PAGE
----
Install on VMWare vSphere

Prepare for and install Konvoy on VMWare vSphere

This topic describes how to prepare your environment and install Konvoy on VMWare vSphere. This installation is similar to deploying the entire Kubernetes cluster onto vSphere Infrastructure as a Service (IaaS).

Before you Begin

Before installing, verify that your environment meets the following basic requirements:

  • vCenter version v6.7.x

    vCenter provides the vSphere APIs that Konvoy uses to create the cluster VMs. The API endpoint must be reachable from where the Konvoy command line interface (CLI) runs.

  • vSphere account with credentials configured

    Konvoy uses the account to access vCenter APIs. This account must have administrator privileges.

  • govc command-line utility

    This guide shows how to use the govc CLI to create vSphere roles that are used by the Kubernetes cluster components.

  • Docker version 18.09.2 or later

    You must have Docker installed on the host where the Konvoy CLI runs. For example, if you are installing Konvoy on your laptop, ensure the laptop has a supported version of Docker.

  • kubectl v1.20.6 or later

    To enable interaction with the running cluster, you must have kubectl installed on the host where the Konvoy command line interface (CLI) runs.

Install Konvoy on vSphere

To install Konvoy on vSphere, perform the following tasks:

  • Set the vSphere environment variables
  • Create roles using govc
  • Configure prerequisites cloud-provider user
  • Configure tags for Datacenters and Zones
  • Checking your VM templates exists
  • Install Konvoy
  • Modify the Cluster Name (optional)
  • Show planned infrastructure changes

Set the vSphere environment variables

Set the following environment variables:

# export of settings

Create roles using govc

Ensure the following roles are set:

# set environment variables from before set variables

# create roles
govc role.create CNS-DATASTORE Datastore.FileManagement
govc role.create CNS-HOST-CONFIG-STORAGE Host.Config.Storage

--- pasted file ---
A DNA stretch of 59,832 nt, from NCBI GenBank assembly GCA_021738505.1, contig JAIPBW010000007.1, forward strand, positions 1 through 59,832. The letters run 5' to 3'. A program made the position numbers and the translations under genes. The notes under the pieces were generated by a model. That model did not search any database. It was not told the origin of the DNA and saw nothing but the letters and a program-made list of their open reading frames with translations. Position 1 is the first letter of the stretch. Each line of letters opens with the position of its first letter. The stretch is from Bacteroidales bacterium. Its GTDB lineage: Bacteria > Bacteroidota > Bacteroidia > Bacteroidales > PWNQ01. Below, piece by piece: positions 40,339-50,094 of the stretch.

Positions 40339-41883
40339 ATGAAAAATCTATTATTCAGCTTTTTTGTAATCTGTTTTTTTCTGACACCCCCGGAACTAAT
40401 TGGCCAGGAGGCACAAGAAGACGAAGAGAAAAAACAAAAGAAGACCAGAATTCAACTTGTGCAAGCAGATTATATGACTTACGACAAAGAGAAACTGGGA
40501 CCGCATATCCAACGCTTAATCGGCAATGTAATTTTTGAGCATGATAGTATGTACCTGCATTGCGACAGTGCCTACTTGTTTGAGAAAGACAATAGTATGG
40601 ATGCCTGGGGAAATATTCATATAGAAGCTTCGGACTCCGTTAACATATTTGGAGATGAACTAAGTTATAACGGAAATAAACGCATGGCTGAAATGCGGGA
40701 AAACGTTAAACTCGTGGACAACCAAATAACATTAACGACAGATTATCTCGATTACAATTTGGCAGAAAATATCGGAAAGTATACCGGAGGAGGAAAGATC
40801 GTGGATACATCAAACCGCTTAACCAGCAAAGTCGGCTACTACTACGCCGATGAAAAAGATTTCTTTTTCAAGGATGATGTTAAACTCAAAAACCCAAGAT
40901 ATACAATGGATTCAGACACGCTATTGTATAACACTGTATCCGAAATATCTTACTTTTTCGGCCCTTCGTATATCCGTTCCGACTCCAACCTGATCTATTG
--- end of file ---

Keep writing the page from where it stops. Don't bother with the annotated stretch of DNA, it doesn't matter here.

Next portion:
govc role.create CNS-VM VirtualMachine.Config.AddExistingDisk VirtualMachine.Config.AddRemoveDevice
govc role.create CNS-SEARCH-AND-SPBM Cns.Searchable StorageProfile.View

Create a cloud-provider user and assign it to the roles on hierarchical levels

NOTE: You must only do this once or you do it per cluster, if you want to add cloud-provider users per cluster. You also can reuse cloud-provider user for Kubernetes CPI and CSI for several Konvoy setups.

The cloud-provider user is used for CPI and CSI, to get the full advantage of running a Konvoy cluster on vSphere.

  • Assign the role CNS-DATASTORE to your cloud-provider user at all to be used Datastores.
  • Assign the role CNS-HOST-CONFIG-STORAGE to your cloud-provider user at all to be used vSAN clusters.
  • Assign the role CNS-VM to your cloud-provider user propagated at the folder where your VMs will be started in. We recommend to create an extra VM Folder for this purpose and not use the root (/).
  • Assign the role CNS-SEARCH-AND-SPBM to your cloud-provider user at the root level of the vCenter Server.
  • Assign the role ReadOnly to your cloud-provider user at all Datacenters.
  • Assign the role ReadOnly to your cloud-provider user propagated at all Clusters.

More details about setting the roles to the correct vSphere level can be found at the CSI Driver prerequisites.

Create tags for Datacenters and Zones

To use the cloud-provider CSI, refer to the Set Up Zones in the vSphere CNS Environment guide. Keep the categories named k8s-region and k8s-zone, the tags can and should match your Datacenter and Cluster names.

VM Templates

NOTE: Default VM Template name is centos7.

You must have a VM Template registered in your Datacenters storage. The following software must be present in


  1. After verifying your prerequisites, create a vSphere Kubernetes cluster.yaml by running konvoy init --provisioner vsphere. This command creates your cluster.yaml for vSphere, installs Kubernetes and default addons to support your Kubernetes cluster.

  2. Edit your cluster.yaml file and define the empty set values in spec.vsphere. If you want to configure a multi Datacenter setup, define the lists with all needed values. For example, the cluster.yaml content can look similar to the following:

  port: 443
    - name: dc1
      cluster: zone1
      network: VMs
      datastore: vsanDatastore
      # This is a VM folder you pre-created in your cluster, as mentioned for the CNS-VM role.
      vmFolder: D2iQ

If you do not want to insert the CSI username and password directly you can write instead: